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View Diary: Index of Educational Alternatives Homeschooling Series (9 comments)

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  •  My two cents... (2+ / 0-)
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    Azazello, elmo

    I guess I'm a bit shocked to see that there's a significant home-schooling community on this site.  As a fan of public education, let me (try to) list the reasons for and against home-schooling your children...

    It's your choice
    The biggest (and perhaps) the only reason I have in favor of home-schooling is that it's available as a choice for all parents.  Without this choice, we're reduced to a world where unnamed bureaucrats take away your kids and teach them god-only-knows-what.  So, kudos for all who venture down the home-schooling path... it's keeping our public schools honest.

    It's a full time job
    Isn't it?  Is this something you can do before/after you go to work?  No... it's something that someone has to spend their day working on.  And so, in my view, it's about as elitist as sending your kids to a private school.  In one case, you have enough time, in the other you have enough money.  I never seem to have enough of either.  If you're able to home-school your kids or send them to a private school, then good for you.  But that doesn't help the rest of us.

    Are you smarter than a 5th grader?
    The folks who teach at public schools have (at least) some sort of certification that says they're capable of handling the material and presenting it to the students.  I really don't know any couple that I would trust with the education of my son.  They might think that they're more than capable, but... well, I'll just leave it at that.  To me, the diary of the parent who tried to teach string-theory was quite disturbing.

    Play-Dates are not "socialization"
    The biggest benefit I had from my public education was from being around all sort of kids from all sorts of backgrounds with all sorts of talents.  I learned to be respectful and polite to everyone, and learned that every kid has a good side (even the ones that were supposed to be not-so-good).  Ain't no way this is happening at home or at social events orchestrated by the parents.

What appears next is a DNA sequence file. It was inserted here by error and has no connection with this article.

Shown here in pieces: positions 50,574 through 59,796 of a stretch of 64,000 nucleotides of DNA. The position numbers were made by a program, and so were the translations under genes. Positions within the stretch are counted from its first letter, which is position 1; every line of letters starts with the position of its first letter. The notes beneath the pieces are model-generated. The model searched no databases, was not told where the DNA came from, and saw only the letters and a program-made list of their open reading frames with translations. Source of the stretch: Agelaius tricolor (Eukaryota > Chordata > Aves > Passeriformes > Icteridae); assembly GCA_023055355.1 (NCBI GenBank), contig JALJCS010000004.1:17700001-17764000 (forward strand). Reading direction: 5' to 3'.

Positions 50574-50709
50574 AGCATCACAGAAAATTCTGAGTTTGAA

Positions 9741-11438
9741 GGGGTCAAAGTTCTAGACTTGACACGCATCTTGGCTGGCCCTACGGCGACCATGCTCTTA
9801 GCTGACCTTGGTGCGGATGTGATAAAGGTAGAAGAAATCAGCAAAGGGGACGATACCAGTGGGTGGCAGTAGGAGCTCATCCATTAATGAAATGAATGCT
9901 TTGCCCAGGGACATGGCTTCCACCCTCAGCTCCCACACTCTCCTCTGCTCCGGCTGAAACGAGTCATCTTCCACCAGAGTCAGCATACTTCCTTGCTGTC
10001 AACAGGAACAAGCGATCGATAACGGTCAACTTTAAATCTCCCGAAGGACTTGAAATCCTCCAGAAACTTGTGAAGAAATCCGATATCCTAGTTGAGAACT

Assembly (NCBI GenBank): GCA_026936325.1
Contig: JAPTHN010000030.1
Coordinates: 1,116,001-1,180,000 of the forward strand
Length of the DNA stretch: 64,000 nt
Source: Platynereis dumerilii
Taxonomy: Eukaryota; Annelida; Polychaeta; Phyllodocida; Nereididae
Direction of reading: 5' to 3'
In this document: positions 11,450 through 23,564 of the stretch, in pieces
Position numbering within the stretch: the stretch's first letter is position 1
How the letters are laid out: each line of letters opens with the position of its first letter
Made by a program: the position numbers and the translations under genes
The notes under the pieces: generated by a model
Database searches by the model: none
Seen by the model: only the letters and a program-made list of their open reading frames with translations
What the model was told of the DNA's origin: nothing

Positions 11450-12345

Where's the mutual benefit?
    With charter schools, I can see how lessons learned by a charter school can be applied to the public schools and be a benefit for all.  How does this work with home schooling?  I see that home-schoolers exchange ideas and (perhaps) improve things, but with what metric?  And (if they are improving things in a way that we all agree is worthwhile) how can those ideas be applied to public education?
    And, I guess, this is my biggest problem with home-schooling.  My Mom isn't a dullard, but she really wanted us to memorize things.  Why?  Who knows... but she thought it was important.  If she decided to home-school us, then I'm sure that I would have been able to recite half of David Copperfield by the time I was sixteen.  And if, God forbid, my Mom found some other home-schoolers who also thought that memorization was important, they would have unearthed any number of very effective ways of getting us to memorize things.  And I'd be a sooper-genius if the ability to memorize had any value... or a freakish bum otherwise.  

    You can't let naysayers (like me) get you down
    I have no hope for the folks who home-school their kids so that they'll learn that humans lived during the age of dinosaurs.  Maybe the folks in this home-schooling community will achieve some sort of break-through... maybe it's that kids learn more from gardening than from book-lernin' (although my son's elementary school did stress it's vegetable garden).  Maybe it's that you only need 15 minutes of "lecture time" every two hours to be effective.  I don't know... but I do know that without you home-schoolers we'll never know.

    Don't be a DON'T-DO... Be a DO-DO!

    by godwhataklutz on Sun Jul 01, 2012 at 06:10:32 PM PDT

    •  Just some replies.. (3+ / 0-)
      Recommended by:
      mayim, elmo, leftyparent

      It's your choice: Yes, yes it is. And sometimes it's the best choice, it really depends on the parent, the child and the circumstances. Home schooling is not for everyone. For some of us however, homeschooling meant salvation for our child.

      Full time job: It actually takes less time so far as actual teaching time goes than public school does, because it's all one on one. YOu don't have to wait for a whole class of kids to finish, you don't have to handle nearly the amount of discipline problems, and you don't have the wait in line times. It does take a lot of planning and work though. It does NOT have to take a lot of money. I know homeschoolers who utilize entirely library books and free sites and information online. You should read "Homeschooling on a Shoestring" in the above list.